Dear Bob and Betsy,
I live in northern Michigan and it can get cold in the winter. Can I use underlayment under vinyl flooring as insulation to keep my house warm? If so, what kind of underlayment is best?
Thanks! Silvia O.
BRRR! Winters in Michigan don’t sound fun! We can understand why you would be concerned with warmth and insulation in any place you can get it. There is some good news and bad news when it comes to underlayment and vinyl flooring. We have compiled more information for you to help to decide what’s best for you. Cheers! Bob & Betsy
Do I Need Underlayment for Vinyl Plank Flooring?
Underlayment is a popular option under many types of floating floors to help with warmth, cushion, sound, and smoothing subfloor irregularities. The rule for vinyl flooring used to be that underlayment should not be used, due to the unstable and flexible structure of LVT, however, you can find engineered core vinyl now that are allowed to have underlayment due to the stability of the planks.
No matter the type of vinyl flooring chosen, it needs to have a sturdy, stable sub-floor with very little cushioning regardless of the installation type. Even today’s engineered vinyl should only have an underlayment of 1mm or less thickness. When choosing a standard LVT, not needing underlayment is both a savings in your pocket and time with installation, however, this means no thermal insulation.
Vinyl Flooring with Attached Underlayment
With today’s technology, you can find many vinyl floors that come with attached underlayment, usually 1mm or less. These floors are typically engineered core vinyl (*insert article about this) with more stability than classic LVTs. These will be referred to WPC, SPC, Engineered Core or Hybrid. If you’re looking for a warmth factor, you will need to look up the manufacturer specifics on the underlayment attached.
R-Value for Warmth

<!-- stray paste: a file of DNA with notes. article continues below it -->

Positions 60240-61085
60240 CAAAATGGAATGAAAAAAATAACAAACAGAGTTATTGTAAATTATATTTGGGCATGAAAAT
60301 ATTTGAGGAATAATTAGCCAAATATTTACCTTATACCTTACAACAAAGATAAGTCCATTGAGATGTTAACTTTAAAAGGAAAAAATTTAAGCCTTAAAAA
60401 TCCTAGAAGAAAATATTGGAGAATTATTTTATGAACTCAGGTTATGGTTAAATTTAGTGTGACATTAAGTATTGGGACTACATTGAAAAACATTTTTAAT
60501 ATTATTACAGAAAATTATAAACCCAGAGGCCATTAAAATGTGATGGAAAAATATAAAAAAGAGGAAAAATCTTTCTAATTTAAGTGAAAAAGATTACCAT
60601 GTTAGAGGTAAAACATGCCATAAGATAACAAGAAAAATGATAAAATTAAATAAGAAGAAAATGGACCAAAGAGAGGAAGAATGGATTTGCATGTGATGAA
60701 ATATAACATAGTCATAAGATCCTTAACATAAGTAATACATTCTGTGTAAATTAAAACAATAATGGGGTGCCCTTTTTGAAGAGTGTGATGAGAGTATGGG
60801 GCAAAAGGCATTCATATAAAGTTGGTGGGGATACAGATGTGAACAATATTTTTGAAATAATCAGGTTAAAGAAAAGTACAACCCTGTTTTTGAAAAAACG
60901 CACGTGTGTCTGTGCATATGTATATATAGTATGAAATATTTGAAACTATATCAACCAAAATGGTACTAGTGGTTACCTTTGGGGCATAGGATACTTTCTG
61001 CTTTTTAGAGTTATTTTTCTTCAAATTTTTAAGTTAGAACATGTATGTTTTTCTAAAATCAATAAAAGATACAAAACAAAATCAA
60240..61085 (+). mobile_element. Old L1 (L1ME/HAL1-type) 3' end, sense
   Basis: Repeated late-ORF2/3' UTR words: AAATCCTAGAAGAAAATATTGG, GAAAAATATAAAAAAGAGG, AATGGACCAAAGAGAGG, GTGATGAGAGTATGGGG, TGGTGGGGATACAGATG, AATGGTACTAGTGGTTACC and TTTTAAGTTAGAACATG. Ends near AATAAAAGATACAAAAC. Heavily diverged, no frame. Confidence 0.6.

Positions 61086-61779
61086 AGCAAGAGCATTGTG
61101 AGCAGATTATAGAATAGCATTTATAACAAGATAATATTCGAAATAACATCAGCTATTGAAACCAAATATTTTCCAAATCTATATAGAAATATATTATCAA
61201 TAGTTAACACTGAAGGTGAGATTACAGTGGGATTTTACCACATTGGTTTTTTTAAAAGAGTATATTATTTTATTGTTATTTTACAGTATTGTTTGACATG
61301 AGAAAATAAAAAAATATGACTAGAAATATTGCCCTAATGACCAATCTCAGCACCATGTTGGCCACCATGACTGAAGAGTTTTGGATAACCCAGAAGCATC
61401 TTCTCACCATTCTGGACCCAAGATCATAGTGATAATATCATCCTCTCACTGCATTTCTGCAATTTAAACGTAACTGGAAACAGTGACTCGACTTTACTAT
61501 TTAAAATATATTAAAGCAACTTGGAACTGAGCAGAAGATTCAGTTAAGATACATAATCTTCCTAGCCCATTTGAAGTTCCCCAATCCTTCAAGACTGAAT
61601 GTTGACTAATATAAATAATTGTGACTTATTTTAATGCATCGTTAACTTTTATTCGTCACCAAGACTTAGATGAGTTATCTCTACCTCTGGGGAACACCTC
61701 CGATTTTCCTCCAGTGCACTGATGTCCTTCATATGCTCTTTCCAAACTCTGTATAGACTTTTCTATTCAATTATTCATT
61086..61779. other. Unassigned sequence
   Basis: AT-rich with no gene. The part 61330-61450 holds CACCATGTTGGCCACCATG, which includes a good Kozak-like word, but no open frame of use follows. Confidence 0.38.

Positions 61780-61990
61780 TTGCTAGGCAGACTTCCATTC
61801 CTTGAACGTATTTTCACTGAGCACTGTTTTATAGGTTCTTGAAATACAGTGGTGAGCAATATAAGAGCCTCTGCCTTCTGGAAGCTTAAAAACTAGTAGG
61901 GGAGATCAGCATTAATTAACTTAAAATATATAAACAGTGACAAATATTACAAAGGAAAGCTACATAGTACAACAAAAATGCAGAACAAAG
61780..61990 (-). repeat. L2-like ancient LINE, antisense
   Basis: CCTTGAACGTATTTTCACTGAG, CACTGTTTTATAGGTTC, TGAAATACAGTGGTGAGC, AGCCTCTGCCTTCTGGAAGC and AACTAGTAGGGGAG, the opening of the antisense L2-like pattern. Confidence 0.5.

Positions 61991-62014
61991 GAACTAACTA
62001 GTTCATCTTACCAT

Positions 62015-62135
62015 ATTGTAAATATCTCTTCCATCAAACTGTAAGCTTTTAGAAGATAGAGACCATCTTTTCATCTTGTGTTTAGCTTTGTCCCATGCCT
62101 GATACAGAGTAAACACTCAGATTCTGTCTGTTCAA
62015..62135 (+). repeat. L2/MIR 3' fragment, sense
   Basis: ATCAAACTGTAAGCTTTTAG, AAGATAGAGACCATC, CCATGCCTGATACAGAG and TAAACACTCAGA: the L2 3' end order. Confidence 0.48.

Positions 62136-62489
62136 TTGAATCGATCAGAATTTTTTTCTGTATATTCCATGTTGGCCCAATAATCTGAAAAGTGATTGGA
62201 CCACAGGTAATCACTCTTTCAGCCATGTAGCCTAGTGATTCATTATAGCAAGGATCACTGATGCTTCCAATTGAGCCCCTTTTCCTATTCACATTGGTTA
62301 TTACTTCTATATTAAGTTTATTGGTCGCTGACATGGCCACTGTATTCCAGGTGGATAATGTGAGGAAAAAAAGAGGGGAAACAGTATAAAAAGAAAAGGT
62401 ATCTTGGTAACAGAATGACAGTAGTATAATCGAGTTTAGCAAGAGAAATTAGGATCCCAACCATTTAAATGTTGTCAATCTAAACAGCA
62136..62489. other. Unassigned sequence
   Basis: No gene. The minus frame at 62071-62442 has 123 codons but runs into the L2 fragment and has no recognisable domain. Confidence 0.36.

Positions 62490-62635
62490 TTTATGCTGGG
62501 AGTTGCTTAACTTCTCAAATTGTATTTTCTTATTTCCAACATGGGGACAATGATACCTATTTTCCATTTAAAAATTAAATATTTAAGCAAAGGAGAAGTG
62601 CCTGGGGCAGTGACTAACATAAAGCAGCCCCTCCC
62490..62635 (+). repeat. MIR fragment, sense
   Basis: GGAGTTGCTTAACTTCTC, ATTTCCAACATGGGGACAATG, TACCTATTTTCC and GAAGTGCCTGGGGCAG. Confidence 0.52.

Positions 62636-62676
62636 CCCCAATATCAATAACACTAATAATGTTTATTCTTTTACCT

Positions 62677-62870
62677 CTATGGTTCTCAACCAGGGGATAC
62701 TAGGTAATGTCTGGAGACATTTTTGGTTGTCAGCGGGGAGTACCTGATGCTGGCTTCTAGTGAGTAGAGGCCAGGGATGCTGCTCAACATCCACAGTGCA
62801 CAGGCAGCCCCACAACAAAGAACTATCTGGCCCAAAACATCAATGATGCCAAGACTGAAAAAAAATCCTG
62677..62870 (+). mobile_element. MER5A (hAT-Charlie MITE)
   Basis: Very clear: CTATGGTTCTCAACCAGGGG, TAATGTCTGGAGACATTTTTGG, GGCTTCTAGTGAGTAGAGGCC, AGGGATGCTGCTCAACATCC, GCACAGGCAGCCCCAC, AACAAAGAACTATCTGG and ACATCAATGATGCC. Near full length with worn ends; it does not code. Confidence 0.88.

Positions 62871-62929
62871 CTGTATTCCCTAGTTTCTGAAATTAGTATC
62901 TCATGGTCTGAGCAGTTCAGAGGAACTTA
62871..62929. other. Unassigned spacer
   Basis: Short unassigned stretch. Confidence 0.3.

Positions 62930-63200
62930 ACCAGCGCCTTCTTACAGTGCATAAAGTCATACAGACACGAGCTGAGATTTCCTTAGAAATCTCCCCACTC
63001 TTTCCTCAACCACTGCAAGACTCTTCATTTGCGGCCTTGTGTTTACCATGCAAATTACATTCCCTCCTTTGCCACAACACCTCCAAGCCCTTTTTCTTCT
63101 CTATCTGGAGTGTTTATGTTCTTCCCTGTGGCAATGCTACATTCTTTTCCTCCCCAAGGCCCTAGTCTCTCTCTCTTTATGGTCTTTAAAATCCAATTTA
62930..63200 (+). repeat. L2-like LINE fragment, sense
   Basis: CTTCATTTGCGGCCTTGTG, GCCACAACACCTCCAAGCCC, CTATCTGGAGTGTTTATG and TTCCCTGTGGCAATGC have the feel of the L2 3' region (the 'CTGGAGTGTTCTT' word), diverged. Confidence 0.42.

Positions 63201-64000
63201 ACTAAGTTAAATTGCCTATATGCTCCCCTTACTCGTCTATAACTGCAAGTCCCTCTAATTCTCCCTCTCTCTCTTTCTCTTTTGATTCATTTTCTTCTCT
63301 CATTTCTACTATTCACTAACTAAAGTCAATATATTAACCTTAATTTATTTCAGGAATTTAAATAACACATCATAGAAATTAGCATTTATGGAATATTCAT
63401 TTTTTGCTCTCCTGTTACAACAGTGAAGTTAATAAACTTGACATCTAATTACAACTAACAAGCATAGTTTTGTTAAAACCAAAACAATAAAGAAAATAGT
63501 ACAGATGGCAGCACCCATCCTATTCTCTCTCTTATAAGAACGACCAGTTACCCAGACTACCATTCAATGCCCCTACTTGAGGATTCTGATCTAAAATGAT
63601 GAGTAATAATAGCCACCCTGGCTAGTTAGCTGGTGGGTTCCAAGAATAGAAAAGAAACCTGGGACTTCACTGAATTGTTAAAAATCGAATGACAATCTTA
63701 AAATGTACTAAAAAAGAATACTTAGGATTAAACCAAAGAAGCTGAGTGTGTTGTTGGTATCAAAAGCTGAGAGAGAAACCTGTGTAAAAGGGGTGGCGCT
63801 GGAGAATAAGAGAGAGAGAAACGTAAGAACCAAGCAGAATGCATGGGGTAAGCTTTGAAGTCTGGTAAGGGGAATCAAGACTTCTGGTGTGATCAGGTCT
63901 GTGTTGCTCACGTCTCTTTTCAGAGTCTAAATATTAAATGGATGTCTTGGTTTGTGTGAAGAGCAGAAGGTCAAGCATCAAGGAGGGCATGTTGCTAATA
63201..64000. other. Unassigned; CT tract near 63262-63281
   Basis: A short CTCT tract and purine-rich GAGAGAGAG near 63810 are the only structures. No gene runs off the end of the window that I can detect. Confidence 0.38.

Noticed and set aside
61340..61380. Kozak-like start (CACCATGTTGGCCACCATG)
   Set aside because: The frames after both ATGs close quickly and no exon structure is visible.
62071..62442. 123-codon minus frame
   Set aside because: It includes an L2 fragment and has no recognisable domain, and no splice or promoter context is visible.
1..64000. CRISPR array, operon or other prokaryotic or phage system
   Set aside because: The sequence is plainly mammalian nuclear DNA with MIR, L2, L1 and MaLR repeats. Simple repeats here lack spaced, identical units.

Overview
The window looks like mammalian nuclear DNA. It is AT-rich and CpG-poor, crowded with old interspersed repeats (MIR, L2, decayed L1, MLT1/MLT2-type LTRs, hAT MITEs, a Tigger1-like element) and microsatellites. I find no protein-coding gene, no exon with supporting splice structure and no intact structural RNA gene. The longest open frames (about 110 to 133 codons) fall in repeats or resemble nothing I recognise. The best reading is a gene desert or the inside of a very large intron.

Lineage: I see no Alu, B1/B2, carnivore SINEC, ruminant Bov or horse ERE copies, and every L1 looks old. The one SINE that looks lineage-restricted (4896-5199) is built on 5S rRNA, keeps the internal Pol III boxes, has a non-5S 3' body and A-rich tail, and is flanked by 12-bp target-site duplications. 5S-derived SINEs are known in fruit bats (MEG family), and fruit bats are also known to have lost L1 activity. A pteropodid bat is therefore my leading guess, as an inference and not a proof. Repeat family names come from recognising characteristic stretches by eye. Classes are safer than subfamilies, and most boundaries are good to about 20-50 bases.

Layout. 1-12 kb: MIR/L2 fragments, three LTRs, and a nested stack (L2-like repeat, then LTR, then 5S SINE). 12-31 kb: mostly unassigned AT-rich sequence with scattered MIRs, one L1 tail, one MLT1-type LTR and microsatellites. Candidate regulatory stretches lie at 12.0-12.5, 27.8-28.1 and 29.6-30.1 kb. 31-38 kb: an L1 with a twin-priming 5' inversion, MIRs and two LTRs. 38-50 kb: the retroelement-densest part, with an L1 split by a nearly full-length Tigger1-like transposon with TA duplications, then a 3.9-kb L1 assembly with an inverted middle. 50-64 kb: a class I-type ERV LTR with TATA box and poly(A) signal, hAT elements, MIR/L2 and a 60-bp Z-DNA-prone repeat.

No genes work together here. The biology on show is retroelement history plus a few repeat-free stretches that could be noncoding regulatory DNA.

Standard laminate and engineered wood flooring underlayment will have sound and thermal ratings. These are STC, ICC and R-Value. You will want to look for the R-value if you are investigating an attached vinyl underlayment for warmth. This refers to the underlayment’s ability to conduct heat.
The higher an R-value is, the less heat will move through it. Many homeowners prefer an underlayment with a higher R-value to keep their feet warm in the winter months, however, if you have any kind of radiant heat system, a high R-value can inhibit its effectiveness. Learn more about R-Value here.
Type of Subfloor
When it comes to warmth under your foot, a subfloor will also play a role. If you’re installing over a concrete subfloor, the flooring will generally be colder than a wood subfloor. If you’re installing over a concrete subfloor, we’d recommend going with a thicker vinyl that has attached underlayment. If you’re open to another type of floating floor, like laminate, you would be able to get a thicker underlayment with R-Value.
No Thick Underlayment Under Vinyl Flooring
Unfortunately, adding insulating underlayment under vinyl flooring will cause the flooring to be unstable. Because vinyl flooring isn’t made from wood products, it does not have the same structure that laminate flooring does. Vinyl flooring needs to have a sturdy, stable sub-floor with very little cushioning regardless of the installation type: glue-down, click-lock, or loose lay. However, if you are installing vinyl flooring over a concrete sub-floor, you will need a very thin vapor barrier, such as Visqueen Vapor Barrier underlayment to protect your flooring from moisture.
If You’re Set On Having Insulation Under Your Floor…
If you are set on having the warmth and insulation under your flooring, we would suggest switching to laminate flooring. Laminate flooring has to have underlayment in order to float the flooring. There are lots of different underlayment to choose from for your specific needs. If you’re looking for insulation, we recommend Robert’s Super Felt Premium Underlayment. The felt adds lots of insulation and sound dampening properties that will keep you warm and your floors quiet!
Do you still have questions about vinyl flooring or underlayment? Feel free to comment in the space below and we will be happy to help!